Selebi faces R1.6m legal bill from cops

2014-12-21 15:00

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Jackie Selebi will soon be required to pay back the money the state spent on his legal fees – but the bill he will get is for less than 10% of the total cost.

The disgraced former national police commissioner racked up lawyers’ fees of R17.4?million while battling charges of corruption and defeating the ends of justice during a nine-month trial in the South Gauteng High Court.

Two senior police sources told City Press this week that state attorneys acting on behalf of the SA Police Service, which paid Selebi’s legal fees, have recommended that he pay back R1.6?million.

The two told City Press that Selebi’s final bill was sent to police commissioner Riah Phiyega in late October.

“Phiyega signed the letter and sent it to Police Minister Nathi Nhleko for final approval. Now Nhleko has to sign it and forward instructions to Selebi and his lawyers,” said one of the sources.

Although the sources could not provide a breakdown of the bill, they said the state attorneys wrote a letter explaining that while determining the final amount, they considered the fact that Selebi was not found guilty on all the charges he faced.

“That’s why he is not required to pay the full amount,” said one of the sources.

Selebi was found guilty of corruption for accepting bribes of cash, designer clothes and shoes totalling R1.2?million from his friend and convicted drug dealer Glenn Agliotti.

He was found not guilty of defeating the ends of justice.

Selebi, who took his case to the Supreme Court of Appeal, where he lost, was represented by top advocate Jaap Cilliers and attorney Wynanda Coetzee.

In terms of a pretrial agreement reached with the state, Selebi undertook to pay his legal costs if he was found guilty.

Judge Meyer Joffe sentenced him to 15 years in jail, but Selebi was released on medical parole in 2012 after serving only 229 days in prison.

He spent most of this time in the Steve Biko Academic Hospital in Pretoria after he was diagnosed with kidney failure, hypertension and diabetes.

After his release from prison, Selebi moved back into his home, now worth more than R3?million, in the exclusive Pretoria suburb of Waterkloof.

His wife, Anne, a qualified nurse, administers his kidney dialysis treatment four times a day.

However, he might not be able to pay back the R1.6?million.

“Before the decision was made, he made recommendations through his lawyer, saying he had no money to pay. I don’t know if he will repay the money at all,” said one of the police sources.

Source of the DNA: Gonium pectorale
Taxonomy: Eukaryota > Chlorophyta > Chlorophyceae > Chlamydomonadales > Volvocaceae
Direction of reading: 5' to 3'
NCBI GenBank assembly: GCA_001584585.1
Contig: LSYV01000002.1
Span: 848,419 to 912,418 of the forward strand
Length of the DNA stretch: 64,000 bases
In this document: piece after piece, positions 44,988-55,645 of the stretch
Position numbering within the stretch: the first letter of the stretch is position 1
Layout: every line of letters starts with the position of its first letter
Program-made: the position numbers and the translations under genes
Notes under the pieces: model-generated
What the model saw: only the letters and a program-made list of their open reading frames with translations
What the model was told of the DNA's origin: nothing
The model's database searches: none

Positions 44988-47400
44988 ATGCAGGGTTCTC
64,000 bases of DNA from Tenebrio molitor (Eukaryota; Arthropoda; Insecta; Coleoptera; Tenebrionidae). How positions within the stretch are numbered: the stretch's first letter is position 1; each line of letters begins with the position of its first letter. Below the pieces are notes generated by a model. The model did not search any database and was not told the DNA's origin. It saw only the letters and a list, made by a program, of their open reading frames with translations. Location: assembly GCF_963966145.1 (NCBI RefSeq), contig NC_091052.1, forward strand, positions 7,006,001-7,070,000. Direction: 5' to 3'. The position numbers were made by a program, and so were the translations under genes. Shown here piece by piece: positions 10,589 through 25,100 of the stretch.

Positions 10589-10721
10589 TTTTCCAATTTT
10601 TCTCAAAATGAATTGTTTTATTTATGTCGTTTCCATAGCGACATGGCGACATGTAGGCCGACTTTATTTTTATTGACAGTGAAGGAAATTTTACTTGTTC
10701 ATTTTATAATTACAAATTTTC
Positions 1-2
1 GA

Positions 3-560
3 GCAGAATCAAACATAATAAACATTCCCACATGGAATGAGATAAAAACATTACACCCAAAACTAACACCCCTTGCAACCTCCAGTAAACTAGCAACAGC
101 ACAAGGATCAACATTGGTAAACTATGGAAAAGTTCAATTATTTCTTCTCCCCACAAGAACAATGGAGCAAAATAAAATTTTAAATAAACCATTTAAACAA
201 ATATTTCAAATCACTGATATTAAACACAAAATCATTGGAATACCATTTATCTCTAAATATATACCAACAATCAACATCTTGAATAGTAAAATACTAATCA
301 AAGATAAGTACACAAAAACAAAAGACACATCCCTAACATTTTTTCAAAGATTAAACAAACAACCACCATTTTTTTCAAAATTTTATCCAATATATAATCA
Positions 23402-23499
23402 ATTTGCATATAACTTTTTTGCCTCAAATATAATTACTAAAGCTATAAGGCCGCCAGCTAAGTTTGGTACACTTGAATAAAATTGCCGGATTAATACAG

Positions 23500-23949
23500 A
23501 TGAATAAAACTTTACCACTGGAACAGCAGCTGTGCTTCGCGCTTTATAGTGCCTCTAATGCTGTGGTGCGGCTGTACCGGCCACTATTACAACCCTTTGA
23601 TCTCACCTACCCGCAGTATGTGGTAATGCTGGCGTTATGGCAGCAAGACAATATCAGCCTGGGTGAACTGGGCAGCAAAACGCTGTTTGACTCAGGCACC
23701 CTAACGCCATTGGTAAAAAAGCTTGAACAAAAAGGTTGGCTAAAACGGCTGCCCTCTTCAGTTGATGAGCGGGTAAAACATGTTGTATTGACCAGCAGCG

Both senior sources said the final bill had not yet been sent to Selebi’s lawyers.

Coetzee said she had not been told of the final amount and promised to check with her client before making a statement.

City Press spoke to Anne Selebi yesterday. She told us to call back as she was busy with her husband’s dialysis. Subsequent calls and messages went unanswered, and there appeared to be no activity at the house.

Police spokesperson Lieutenant General Solomon Makgale confirmed that “the auditing and reconciliation of the legal bill has been finalised”.

“His lawyers have also submitted comments. We have received recommendations from the State Attorney. We are considering the recommendation and will communicate the decision in due course.”

Makgale said he could not comment on the final amount, whether Selebi had agreed to pay, or on the terms of the repayment.

Forensic investigator Paul O’Sullivan, who assisted the police in the Selebi investigation, said the final settlement was a “joke” and was robbing South African taxpayers.

“I spent R3?million investigating Selebi. Now he has to pay only R1.6?million out of the R17.4?million? I am going to sue the police service for maladministration and I also want back the money I spent on the case,” he fumed.

In July, Phiyega told the parliamentary portfolio committee on police after her budget speech that the process of determining how much Selebi owed the police in legal bills was at an “advanced” stage.

“First we had to determine the … total costs of that entire action, of which a more in-depth assessment needed to be made.

“Because the principle is that if you win your case, costs are defrayed and, as most of you are aware, it’s been a mixed bag.

“There are areas where there have been winnings. There are areas where there have been losses, so that process took some time.”

Nhleko’s spokesperson, Musa Zondi, said yesterday he was unable to comment on the bill as he was not able to obtain the information on a Saturday. – Additional reporting by Xolani Mbanjwa

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